Facilities Director Brian Smith updated the board on the project, which includes improvements to the school’s HVAC systems to combat viruses, mold and bacteria and flat-panel LED lighting that will reduce the facility’s electricity consumption by one-third.
Lighting upgrades are “90 percent done,” according to Smith, while supply chain difficulties have led to delays upgrading the school’s heating and air conditioning system.
The high school office, lecture hall and elevator will also receive upgrades, according to superintendent Bob Fischer. The improvements will be paid for using a combination of capital improvement funds and Elementary and Secondary School Emergency Relief (ESSER) funds provided by the federal government as part of its ongoing efforts to address the impact of COVID-19.
The funds are available for two years, according to Fischer, and can be used for coordination of COVID-19 response between school districts and public health departments; providing principals and other school administrators with the resources necessary to address the needs of their individual schools; and activities to address the needs of low-income students, children with disabilities, homeless students and foster care youth.
The funds can also be used for sanitation training and efforts to minimize the spread of infectious disease; purchasing sanitizing and cleaning supplies; planning and coordination during long-term school closures; and facility repairs and improvements that reduce the risk of virus transmission by improving air quality, according to Fischer.
Fischer also plans to use the funds to help transport students in the National Trail district who attend pre-school at the Preble County Educational Service Center in Eaton, saying that transportation difficulties currently prevent some students from attending.
“We have to find ways of helping get kids past those barriers,” Fischer said.
Fischer also outlined plans to improve the school’s phone and intercom system, which is more than 20 years old and currently does not allow communication in some areas.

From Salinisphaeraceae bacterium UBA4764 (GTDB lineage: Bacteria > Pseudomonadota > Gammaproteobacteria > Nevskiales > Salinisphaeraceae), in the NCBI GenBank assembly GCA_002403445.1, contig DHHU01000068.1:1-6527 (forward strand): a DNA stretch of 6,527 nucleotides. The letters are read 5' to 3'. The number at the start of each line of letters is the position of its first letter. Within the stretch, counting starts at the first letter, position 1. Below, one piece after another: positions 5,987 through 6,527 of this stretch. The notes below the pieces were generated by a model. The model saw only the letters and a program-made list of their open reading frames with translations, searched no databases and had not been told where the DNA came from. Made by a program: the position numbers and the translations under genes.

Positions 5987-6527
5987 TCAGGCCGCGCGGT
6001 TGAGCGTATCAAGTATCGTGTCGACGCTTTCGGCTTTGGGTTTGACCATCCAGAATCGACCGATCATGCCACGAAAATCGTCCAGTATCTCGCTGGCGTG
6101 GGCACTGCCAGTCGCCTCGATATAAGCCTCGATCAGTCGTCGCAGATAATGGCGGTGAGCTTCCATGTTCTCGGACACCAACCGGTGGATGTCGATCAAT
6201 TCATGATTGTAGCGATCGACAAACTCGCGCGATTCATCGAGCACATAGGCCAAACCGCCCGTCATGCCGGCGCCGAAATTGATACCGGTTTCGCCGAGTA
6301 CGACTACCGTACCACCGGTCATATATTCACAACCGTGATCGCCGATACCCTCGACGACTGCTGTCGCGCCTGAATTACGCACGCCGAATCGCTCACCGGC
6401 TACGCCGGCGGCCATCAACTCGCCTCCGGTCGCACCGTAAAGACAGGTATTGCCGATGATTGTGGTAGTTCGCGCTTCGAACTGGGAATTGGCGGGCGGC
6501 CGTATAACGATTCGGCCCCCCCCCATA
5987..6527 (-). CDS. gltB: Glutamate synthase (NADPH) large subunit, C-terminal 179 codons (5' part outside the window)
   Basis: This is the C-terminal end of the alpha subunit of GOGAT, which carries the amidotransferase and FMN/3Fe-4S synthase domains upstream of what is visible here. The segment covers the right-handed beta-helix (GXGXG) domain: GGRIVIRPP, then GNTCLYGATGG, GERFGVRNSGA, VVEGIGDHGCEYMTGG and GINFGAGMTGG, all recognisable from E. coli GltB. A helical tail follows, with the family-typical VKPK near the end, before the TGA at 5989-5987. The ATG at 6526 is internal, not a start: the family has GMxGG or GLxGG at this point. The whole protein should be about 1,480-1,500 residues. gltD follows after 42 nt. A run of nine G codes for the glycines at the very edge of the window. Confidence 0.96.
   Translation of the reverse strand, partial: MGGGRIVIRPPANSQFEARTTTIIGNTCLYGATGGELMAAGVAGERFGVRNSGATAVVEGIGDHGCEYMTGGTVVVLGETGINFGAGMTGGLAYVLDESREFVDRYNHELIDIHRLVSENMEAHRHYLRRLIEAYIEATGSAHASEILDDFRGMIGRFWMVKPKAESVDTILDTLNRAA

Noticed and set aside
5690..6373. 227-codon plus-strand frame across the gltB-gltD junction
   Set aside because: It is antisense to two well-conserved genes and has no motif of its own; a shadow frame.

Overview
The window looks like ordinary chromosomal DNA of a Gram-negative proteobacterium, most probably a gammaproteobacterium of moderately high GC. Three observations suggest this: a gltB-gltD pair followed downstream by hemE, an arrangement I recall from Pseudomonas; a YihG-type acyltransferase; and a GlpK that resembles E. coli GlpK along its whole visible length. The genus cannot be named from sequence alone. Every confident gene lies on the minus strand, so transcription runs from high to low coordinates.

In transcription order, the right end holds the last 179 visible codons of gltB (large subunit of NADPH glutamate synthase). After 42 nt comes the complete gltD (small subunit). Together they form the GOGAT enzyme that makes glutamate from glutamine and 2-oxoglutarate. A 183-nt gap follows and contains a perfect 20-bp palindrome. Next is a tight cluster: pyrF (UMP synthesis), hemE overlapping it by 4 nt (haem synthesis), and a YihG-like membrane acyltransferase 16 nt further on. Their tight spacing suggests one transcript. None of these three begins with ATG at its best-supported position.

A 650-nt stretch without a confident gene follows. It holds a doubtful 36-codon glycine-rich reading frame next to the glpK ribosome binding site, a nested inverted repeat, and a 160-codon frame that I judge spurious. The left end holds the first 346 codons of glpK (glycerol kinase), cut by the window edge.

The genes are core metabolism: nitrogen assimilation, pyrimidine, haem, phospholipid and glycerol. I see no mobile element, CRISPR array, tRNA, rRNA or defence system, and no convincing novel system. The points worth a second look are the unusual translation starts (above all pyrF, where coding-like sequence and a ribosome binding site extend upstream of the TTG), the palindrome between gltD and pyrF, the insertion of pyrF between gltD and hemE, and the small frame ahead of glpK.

“We’re being very diligent to see that we get as much money out of it as we possibly can,” Fischer said of efforts to maximize the benefit of the ESSER funds.
Middle School principal Jen Couch updated the board on revisions to the Student Handbook, including efforts to incorporate staff and student feedback and coordinate with the high school to address inconsistencies in the school’s dress code.
“With fashion these days, the shorts are getting shorter,” Couch said.
Couch said that violations of the dress code will be addressed privately, rather than calling students to the office via the intercom system and potentially causing embarrassment. High School principal Mike Eyler, meanwhile, said it was important that rules be “consistently enforced,” and that students aren’t penalized for issues that are beyond their control, such as not being able to replace dirty or worn-out clothes.
National Trail Board of Education meetings take place the fourth Tuesday of each month at 6:30 p.m. in the High School Media Center.
National Trail Board of Education members and administrators discussed an ongoing project intended to enhance air quality and reduce energy consumption in school facilities during their regular monthly meeting Tuesday, May 25.
Reach Anthony Baker at 937-683-4057 or on Facebook @mproperenglish